Improspectives

Improv skills lead to success

Sometimes the Secret is Effort

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I was recently accepted into the University of Illinois’ iMBA program, which offers students the opportunity to earn an accredited MBA degree in a fully online setting. I’m currently in my fifth class, but have supplemented my reading with studies and articles on business topics outside of the required reading. As you might imagine, process measurement and management come up frequently; references to Lean, Six Sigma, and other methodologies abound in the literature.

These frameworks use precise measurements to analyze the defect rate, or the rate at which failures occur. Those defects could be missed deliveries, flights arriving more than fifteen minutes late, or products failing within the standard warranty period. Analysts spend hundreds of hours examining processes in an attempt to squeeze a bit more productivity out of the system, whether by reducing the number of movements autoworkers make when attaching a door to a frame, picking items from warehouse bins, or building algorithms to limit the number of miles traveled by delivery vehicles.

Even though these analytical methods have led to substantial process improvements, there is a lot to be said for the empirical knowledge you gain from working within a system. Long-time workers have often developed their own efficiencies (management-speak for shortcuts) they share with their co-workers out of earshot of their supervisors so they don’t get in trouble for deviating from protocol. One prominent example of applied empirical knowledge is the dabbawalas, or tiffinwalas, who deliver hot lunches in Mumbai, India. Customers who want home-cooked meals at work often can’t bring their own food because the trains are too crowded for the containers or because their water supply isn’t available in time for cooking in the morning. Rather than eat at the company canteen, they order their meals from cooks around town. The meals are picked up and delivered by the dabbawalas through an intricate system of hand-offs that uses trains, buses, carts, bikes, and human muscle to get the aluminum lunch containers (the tiffins) to their destination on time.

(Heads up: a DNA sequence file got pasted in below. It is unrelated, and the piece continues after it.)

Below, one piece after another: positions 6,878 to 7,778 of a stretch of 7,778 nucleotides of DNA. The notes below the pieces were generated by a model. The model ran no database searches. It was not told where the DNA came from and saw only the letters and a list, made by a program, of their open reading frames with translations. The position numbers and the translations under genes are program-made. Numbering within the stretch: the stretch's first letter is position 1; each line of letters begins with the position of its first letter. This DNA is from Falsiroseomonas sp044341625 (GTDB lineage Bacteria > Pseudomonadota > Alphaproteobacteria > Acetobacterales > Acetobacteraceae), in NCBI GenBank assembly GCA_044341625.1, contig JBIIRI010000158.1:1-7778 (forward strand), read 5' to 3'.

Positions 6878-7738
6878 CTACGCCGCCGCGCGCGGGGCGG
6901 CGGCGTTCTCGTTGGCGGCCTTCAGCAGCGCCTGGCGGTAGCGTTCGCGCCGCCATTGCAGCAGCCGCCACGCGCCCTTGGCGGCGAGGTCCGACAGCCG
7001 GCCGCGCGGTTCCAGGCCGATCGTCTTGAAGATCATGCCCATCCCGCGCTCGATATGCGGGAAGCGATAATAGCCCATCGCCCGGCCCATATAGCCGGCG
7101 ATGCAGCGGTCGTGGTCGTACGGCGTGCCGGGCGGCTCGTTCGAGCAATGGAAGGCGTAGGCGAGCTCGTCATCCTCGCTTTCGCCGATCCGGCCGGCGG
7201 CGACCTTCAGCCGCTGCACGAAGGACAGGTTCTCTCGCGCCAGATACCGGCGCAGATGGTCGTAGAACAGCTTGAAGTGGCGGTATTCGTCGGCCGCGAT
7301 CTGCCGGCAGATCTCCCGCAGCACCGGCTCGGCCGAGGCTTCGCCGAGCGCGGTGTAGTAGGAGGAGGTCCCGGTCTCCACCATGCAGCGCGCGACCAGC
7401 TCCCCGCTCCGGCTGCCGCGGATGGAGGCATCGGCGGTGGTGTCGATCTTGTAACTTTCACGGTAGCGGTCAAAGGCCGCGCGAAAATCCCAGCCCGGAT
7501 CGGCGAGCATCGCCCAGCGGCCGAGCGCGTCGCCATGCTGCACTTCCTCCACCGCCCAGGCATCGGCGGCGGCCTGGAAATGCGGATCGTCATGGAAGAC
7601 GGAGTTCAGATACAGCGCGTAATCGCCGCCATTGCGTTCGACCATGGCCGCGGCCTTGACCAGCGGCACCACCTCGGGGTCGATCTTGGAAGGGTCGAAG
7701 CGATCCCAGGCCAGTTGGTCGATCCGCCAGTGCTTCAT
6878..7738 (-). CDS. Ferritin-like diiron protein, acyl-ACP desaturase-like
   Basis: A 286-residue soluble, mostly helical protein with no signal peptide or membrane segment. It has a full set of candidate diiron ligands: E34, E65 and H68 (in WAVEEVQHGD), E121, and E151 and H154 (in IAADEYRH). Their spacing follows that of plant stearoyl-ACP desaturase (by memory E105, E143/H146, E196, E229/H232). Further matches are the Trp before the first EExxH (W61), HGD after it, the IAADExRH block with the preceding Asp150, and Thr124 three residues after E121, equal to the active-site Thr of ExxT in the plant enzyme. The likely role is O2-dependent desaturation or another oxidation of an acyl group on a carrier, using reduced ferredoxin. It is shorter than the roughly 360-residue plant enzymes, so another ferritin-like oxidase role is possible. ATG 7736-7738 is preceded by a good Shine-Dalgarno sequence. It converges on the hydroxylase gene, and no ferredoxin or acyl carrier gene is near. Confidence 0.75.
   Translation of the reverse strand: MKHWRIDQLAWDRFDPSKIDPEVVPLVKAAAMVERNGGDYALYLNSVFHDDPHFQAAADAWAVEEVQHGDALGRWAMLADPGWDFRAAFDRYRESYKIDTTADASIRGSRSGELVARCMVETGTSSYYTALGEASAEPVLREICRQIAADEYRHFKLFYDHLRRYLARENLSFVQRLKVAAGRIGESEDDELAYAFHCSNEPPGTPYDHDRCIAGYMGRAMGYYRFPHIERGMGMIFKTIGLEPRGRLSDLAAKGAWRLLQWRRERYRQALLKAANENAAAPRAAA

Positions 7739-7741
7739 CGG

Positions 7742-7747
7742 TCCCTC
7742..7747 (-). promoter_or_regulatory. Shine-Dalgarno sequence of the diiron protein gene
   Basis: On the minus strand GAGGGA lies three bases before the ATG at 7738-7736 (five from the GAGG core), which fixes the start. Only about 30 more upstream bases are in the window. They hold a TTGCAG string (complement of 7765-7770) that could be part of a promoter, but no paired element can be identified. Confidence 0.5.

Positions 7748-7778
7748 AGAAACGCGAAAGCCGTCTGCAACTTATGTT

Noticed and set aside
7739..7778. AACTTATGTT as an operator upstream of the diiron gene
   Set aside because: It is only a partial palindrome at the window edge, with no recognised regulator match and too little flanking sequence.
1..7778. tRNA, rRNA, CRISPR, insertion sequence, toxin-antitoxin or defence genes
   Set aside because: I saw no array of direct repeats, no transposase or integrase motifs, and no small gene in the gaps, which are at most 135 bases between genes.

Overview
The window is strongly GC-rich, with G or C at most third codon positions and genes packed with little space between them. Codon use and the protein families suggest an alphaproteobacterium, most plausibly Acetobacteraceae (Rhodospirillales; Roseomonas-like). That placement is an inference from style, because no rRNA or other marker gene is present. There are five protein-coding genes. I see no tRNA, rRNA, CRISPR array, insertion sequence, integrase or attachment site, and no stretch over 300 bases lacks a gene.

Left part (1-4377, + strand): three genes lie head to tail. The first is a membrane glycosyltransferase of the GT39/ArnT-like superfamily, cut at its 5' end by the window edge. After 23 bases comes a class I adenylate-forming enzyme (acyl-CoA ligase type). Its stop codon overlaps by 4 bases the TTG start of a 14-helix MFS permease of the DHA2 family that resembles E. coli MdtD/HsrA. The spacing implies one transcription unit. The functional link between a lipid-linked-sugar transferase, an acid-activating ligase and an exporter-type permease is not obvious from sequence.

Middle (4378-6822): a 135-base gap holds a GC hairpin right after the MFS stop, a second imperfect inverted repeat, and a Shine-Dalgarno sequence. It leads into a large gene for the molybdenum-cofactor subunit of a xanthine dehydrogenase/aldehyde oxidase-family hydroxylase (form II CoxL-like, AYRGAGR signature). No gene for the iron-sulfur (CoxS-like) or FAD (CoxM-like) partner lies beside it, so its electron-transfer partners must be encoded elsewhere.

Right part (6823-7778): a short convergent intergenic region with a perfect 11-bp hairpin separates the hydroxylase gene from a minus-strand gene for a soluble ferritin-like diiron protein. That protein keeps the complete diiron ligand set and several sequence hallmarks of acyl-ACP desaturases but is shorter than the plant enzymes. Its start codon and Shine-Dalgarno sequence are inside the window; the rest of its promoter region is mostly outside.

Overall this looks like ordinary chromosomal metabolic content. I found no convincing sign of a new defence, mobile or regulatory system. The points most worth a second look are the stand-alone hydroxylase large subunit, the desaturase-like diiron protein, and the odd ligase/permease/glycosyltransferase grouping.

The dabbawalas’ marking system uses color and single characters to distinguish district, neighborhood, building, and floor, in part because most of the dabbawalas left school after their eighth year. Transfers happen quickly and with minimal errors. As a testament to the strength of their system, consider that a process is considered Six Sigma certifiable if its defect rate is less than 34 out of 1,000,000 opportunities. The dabbawalas’ miss a delivery target at a rate of 1 out of 6,000,000 opportunities. That’s astonishing. And, yes, the dabbawalas are Six Sigma certified, but they didn’t find out about the award until a couple of years after it happened!

To what may we attribute their success? Their system is amazing and has been the subject of numerous studies, but remember how the tiffins are delivered. Once the containers come off their final train ride, they’re transported by humans on bikes, carts, and the traditional method of grabbing a bunch of lunch pail handles and lugging them up several flights of stairs. And the walas work hard. When you watch one of the YouTube videos showing the process in action, you can’t help but notice the focus, determination, and sheer effort required to move the tiffins on and off trains, sort them accurately, and get them to their destination on time.

Less than 100 years ago, my grandparents worked in a shoe factory without the benefit of union protection. Steelworkers, pipefitters, plumbers, and construction workers work hard and for long hours at difficult jobs today. Along with the tradesmen and women who drive our economy forward, the dabbawalas reinforce the universal truth that the best system is worthless if you’re not willing to make the effort required for success.

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